Self-awareness and awareness of those around you is one of the most important aspects of any healthy relationship. Working relationships are no different. Clear communication can only take place when both parties are aware of and receptive to one another. In the interest of promoting self-awareness and healthy communication amongst coworkers, here are some tips on how to treat your secretary well. While each person and office has its peculiarities, there are a few basic principles which everyone working in an office should keep in mind.
Though this list is tailored specifically to an office setting, the principles can easily be applied to treatment of anyone working in customer service. As the person requiring service from another person, it is incumbent upon you to communicate by your words and actions that you appreciate the service being done for you and do not wish to take it for granted. You must be aware of what you are asking, how you are asking it and how it is likely to be received.
1. Provide context and details when you make requests or inquire about an old request. Vague instructions are bound to result in a job unsatisfactorily done. Keep in mind that your secretary is the stillpoint of the multifaceted and swiftly turning world. S/he is following multiple threads of conversations and playing in multiple overlapping narratives. You must not assume that your own personal narrative or task is foremost in your secretary’s mind. Most likely s/he has written down notes on the task somewhere and must be reminded of the task to which you are referring. When you follow up on an earlier conversation, provide details to jog your secretary’s memory as to the specific task or scenario of which you speak. For example, the question “Did the student come to see you?” is inappropriate because it is unspecific. Try something more detailed like, “Remember how we spoke earlier about that student who is coming to make up a Literature and Arts exam? I told her to come in on Wednesday and I am wondering if she came in to take it.”
2. Be aware of how much time certain tasks take and give your secretary ample advance notice to complete each task. For example, if you know that your office has a hearty copier with a stapling feature, then you can feel no guilt in asking your secretary to make numerous stapled copies of an article because all s/he has to do is press a few buttons and refill the paper when it is out. Your secretary can work on other projects while the printer is stapling your copies. If, however, you want each of these hole-punched, remember that this activity is much more time consuming if the office only has one small, temperamental electric hole-punch. This is not to say that you should not request hole-punching, but it does mean that you should consider how much time the task will take, whether it is really worth all that trouble, and make sure your secretary has enough advance notice to do the job without feeling flustered. Be clear about when you need a task completed so that your secretary can prioritize efficiently.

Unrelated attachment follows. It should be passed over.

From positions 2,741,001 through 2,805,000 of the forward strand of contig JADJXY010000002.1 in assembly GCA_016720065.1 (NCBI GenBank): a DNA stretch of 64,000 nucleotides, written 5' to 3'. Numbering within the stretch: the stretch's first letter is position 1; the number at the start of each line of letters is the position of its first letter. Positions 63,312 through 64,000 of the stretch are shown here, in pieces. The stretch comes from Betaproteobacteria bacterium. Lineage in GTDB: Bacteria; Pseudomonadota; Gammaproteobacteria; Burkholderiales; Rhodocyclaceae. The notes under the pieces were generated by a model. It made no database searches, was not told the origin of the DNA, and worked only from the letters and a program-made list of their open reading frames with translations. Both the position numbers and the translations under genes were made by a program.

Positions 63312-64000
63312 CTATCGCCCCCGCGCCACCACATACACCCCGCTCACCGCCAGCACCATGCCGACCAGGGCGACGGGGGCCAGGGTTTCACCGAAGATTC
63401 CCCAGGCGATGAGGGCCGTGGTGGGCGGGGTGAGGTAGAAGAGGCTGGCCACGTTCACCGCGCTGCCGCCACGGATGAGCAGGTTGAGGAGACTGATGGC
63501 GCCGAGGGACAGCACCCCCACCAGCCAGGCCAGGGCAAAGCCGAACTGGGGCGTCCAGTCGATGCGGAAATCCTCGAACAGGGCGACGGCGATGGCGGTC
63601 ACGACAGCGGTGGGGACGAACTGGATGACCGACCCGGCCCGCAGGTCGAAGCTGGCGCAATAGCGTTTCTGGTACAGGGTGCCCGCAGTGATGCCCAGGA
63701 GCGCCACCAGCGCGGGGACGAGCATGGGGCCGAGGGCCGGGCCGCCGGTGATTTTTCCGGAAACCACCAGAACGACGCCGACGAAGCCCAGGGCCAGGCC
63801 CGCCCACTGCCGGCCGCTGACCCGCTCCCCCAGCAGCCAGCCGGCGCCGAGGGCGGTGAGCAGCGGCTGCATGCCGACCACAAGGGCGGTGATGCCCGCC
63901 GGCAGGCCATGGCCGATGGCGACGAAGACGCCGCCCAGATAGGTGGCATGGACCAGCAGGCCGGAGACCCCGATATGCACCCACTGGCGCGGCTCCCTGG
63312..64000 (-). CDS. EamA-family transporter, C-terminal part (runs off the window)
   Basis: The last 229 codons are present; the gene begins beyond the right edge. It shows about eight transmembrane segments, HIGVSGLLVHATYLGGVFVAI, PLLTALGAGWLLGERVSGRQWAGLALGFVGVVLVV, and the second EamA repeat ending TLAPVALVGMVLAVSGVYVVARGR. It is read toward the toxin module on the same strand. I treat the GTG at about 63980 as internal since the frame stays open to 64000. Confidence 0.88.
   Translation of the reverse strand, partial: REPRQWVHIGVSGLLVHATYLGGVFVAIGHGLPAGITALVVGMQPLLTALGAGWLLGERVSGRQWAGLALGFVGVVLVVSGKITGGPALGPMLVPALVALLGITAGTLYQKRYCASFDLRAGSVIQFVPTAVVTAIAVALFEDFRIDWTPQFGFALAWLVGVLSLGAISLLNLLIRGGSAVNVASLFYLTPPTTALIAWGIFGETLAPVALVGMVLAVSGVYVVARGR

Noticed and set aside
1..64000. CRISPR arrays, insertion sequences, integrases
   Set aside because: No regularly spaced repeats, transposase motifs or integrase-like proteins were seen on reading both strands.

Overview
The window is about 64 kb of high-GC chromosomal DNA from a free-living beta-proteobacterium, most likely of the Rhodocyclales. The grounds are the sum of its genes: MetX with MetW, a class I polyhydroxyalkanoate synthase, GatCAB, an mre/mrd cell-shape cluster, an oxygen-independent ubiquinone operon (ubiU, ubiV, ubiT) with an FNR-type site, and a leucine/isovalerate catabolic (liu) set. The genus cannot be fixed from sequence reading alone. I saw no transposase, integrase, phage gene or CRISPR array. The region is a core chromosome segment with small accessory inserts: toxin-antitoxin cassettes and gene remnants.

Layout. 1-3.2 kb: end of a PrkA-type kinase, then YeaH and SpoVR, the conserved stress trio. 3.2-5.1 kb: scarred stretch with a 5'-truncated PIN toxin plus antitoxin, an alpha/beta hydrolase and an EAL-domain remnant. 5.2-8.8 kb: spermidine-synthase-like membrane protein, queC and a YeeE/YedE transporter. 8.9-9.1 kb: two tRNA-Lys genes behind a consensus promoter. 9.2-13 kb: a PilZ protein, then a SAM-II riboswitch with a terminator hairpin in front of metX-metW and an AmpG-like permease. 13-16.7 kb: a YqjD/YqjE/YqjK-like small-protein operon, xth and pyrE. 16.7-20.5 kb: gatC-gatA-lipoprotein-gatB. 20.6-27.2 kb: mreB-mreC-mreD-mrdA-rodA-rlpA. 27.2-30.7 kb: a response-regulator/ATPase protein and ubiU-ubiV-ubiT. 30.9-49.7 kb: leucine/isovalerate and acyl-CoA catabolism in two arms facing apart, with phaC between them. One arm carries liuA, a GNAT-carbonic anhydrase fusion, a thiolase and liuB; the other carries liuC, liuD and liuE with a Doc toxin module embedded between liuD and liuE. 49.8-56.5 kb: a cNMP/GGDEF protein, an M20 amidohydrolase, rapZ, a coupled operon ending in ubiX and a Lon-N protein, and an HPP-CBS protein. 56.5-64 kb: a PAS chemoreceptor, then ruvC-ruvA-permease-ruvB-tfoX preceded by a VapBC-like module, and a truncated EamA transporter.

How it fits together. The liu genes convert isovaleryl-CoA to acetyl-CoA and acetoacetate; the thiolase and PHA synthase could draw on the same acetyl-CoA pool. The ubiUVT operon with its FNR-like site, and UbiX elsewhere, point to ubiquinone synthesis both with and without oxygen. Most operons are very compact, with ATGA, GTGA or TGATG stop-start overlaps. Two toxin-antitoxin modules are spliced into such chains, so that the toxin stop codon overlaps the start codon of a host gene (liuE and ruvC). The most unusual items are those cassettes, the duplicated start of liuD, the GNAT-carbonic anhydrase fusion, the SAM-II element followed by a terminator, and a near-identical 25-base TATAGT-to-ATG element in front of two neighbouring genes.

3. Consider if it would not be more efficient to do a task yourself. For example, if you have a detailed communication to convey to someone, it may be more advantageous to not involve your secretary as a third party. Eliminate the middle man and it will save you and your secretary a good deal of time and avoidable frustration.
4. If you leave papers or other items on your secretary’s desk, provide (preferably written) instruction as well. A brief post-it note of explanation will save your secretary from time wasted on guesswork. On the post-it, put your name, what is the item and what you would like your secretary to do with it, as well as a deadline (if applicable).
5. If you have regular office hours, put them on your schedule so that your secretary can make appointments confidently instead of wondering when you will be available.
6. Respond to your emails. Nuff said.
7. Don’t be afraid ask your secretary to do things. Everyone wants to feel needed and if you never ask your secretary to do anything, s/he may feel unnecessary or get the impression that s/he is a scary, unapproachable person. Your secretary wants to see you succeed and help you accomplish your goals. If your secretary knows what you are aiming for, then s/he will be better equipped to help you realize these goals.
8. Remember that gifts are no substitute for clear, respectful communication. However, gifts can be meaningful expressions of appreciation and gifts which complement your clear communication are always welcome. Organic chocolates, copies of Plato from the Loeb Classical Library and/or a copy of Catherine Pickstock’s book After Writing: On the Liturgical Consummation of Philosophy would all be appropriate, thoughtful gifts.